Take the 2-minute tour ×
Stack Overflow is a question and answer site for professional and enthusiast programmers. It's 100% free, no registration required.

From the jsf 1.2 revB mrel2 spec: bottom of page 65

■ It must be possible for the application to programmatically modify the component tree at any time during the request processing lifecycle (except during the rendering of the view) and have the system behave as expected. For example, the following must be permitted. Modification of the view during rendering may lead to undefined results. It must be possible to allow components added by the templating system (such as JSP) to be removed from the tree before rendering. It must be possible to programmatically add components to the tree and have them render in the proper place in the hierarchy. It must be possible to re-order components in the tree before rendering. These manipulations do require that any components added to the tree have ids that are unique within the scope of the closest parent NamingContainer component. The value of the rendersChildren property is handled as expected, and may be either true or false.

So how does one do this in adf 11g? I'm trying to implement an application wide authorization system where components are visible/editable based on a user's roles. However, I cannot find a way to hook into adf to modify components (eg RichInputText.setDisabled(true)) before the response is written out. I've tried with both PhaseListeners and ViewHandlers. Neither of these seem to allow me to perform the above mentioned functionality. So what gives? Am I out of luck? Am I missing something?

Thanks, Ben

public class AuthorizationPhaseListener implements PhaseListener {
  ...
  public PhaseId getPhaseId() {
    return PhaseId.RENDER_RESPONSE; // I've also tried in the other phases including ALL_PHASES
  }
  public void beforePhase(PhaseEvent p1) {
    // relevant ui components don't yet exist
    ...
  }
  public void afterPhase(PhaseEvent p1) {
    // relevant ui components exist, but have already been written to the stream, thus it's too late to modify them
    ...
  }
  ...
}

public class MyCustomViewHandler extends ViewHandlerWrapper {
  ...
  @Override
  public void renderView(FacesContext context, UIViewRoot viewToRender) throws IOException {
    AuthorizationService as = (AuthorizationService)RiscsContext.getCurrentInstance().getBean("AuthorizationService");
    // relevant ui components don't yet exist
    as.applyAuthorization();
    super.renderView(context, viewToRender);
    // relevant ui components exist, but have already been written to the stream, thus it's too late to modify them
    as.applyAuthorization();
  }
  ...
}
share|improve this question
add comment

3 Answers

You really need to do this at the presentation side. Do not do it using a phaselistener, there it is not for. Make use of the rendered attribute wisely. Here are some basic examples how you can make use of it:

<h:someComponent rendered="#{bean.booleanValue}" />
<h:someComponent rendered="#{bean.intValue > 10}" />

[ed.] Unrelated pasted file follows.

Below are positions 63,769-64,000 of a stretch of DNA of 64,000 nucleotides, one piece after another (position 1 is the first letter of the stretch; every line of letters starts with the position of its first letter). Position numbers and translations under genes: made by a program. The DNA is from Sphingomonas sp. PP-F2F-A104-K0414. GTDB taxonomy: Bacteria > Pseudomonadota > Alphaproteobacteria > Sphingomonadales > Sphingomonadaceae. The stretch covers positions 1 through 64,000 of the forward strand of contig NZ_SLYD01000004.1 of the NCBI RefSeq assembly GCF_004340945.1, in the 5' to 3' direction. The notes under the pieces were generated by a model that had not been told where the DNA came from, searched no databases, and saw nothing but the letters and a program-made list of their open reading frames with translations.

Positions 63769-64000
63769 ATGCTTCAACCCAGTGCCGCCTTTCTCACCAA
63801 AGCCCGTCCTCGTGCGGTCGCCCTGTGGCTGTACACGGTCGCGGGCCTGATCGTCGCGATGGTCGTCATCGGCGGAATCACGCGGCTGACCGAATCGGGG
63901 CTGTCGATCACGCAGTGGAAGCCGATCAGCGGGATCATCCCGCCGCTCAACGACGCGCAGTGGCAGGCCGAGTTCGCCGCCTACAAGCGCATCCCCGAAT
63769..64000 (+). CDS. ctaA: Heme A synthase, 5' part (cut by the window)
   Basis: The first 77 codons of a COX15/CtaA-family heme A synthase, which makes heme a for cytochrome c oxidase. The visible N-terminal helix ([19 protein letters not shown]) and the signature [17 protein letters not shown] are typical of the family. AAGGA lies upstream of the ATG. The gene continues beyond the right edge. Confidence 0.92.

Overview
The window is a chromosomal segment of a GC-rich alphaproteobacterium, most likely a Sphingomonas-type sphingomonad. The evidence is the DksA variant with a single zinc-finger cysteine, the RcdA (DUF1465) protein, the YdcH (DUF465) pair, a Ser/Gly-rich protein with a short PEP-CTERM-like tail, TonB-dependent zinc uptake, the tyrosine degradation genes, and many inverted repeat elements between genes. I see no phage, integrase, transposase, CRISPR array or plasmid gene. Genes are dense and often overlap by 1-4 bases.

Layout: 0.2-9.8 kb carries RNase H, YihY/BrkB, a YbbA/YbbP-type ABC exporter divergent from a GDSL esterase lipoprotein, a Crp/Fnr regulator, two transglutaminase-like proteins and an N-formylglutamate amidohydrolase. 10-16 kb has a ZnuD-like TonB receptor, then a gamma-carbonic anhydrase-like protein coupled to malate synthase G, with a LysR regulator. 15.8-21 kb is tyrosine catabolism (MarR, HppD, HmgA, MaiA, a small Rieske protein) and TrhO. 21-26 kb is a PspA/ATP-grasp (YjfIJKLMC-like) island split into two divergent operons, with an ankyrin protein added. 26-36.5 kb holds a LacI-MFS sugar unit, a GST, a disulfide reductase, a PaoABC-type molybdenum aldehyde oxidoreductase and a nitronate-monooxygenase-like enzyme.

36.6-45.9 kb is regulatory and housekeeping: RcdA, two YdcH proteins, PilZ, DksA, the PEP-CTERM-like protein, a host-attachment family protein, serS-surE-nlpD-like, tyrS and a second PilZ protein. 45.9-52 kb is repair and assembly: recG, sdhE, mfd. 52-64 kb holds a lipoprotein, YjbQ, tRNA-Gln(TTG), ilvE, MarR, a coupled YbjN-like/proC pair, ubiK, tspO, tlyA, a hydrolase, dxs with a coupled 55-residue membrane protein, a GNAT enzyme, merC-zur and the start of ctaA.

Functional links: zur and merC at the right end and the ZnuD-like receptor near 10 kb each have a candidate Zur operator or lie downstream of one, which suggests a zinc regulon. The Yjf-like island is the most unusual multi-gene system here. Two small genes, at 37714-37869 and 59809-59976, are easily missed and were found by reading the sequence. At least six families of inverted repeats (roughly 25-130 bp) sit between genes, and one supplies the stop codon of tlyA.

<h:someComponent rendered="#{bean.objectValue == null}" />
<h:someComponent rendered="#{bean.stringValue != 'someValue'}" />
<h:someComponent rendered="#{!empty bean.collectionValue}" />
<h:someComponent rendered="#{!bean.booleanValue && bean.intValue != 0}" />
<h:someComponent rendered="#{bean.stringValue == 'oneValue' || bean.stringValue == 'anotherValue'}" />
share|improve this answer
add comment

According to my (limited) searching through the docs, the UIViewRoot object is the root node of the view tree. You can use it's getChildren methods to find the appropriate UIComponents and make your modifications. However, I would suggest a different way.

If you expose your Authorization service as a bean, you can directly add the methods to the markup. For example...

public class User {
...
Map<String, Boolean> allowedRoles;
...
public Map<String, Boolean> getAllowedRoles { return allowedRoles; }
}

<h:inputText value="#{SomethingImportant}" disabled="!#{User.allowedRoles['importantRole']}/>

Even better would be using a security framework which would simplify this even more.

share|improve this answer
    
Drew, getting UIViewRoot doesn't help because as I documented in the comments one of the following is true: // relevant ui components don't yet exist // relevant ui components exist, but have already been written to the stream I'd rather not have to manually add the disabled attribute to all of my jsfs. For one, it's tedious. For another thing, we're letting the users setup roles. So, our requirements are much finer grained than that solution allows. –  andersonbd1 Jul 21 '09 at 17:14
    
We are using a security framework (acegi) to get us started, but our requirements go deeper. I'm pretty much writing our own security framework. I've used aop do what's necessary. It's a hack, but it works. –  andersonbd1 Jul 21 '09 at 17:15
add comment

It does allow to access/modify the UI Components in tree if it is locatable. You need to provide Client Component Id while using findComponent(). The only problem remains that it does not give you access/constrol for Initial Page load( restore_view ). :-( For that as of now only 1 way i could find that is specifying EL in jspx/jsp/jsff.

share|improve this answer
add comment

Your Answer

 
discard

By posting your answer, you agree to the privacy policy and terms of service.

Not the answer you're looking for? Browse other questions tagged or ask your own question.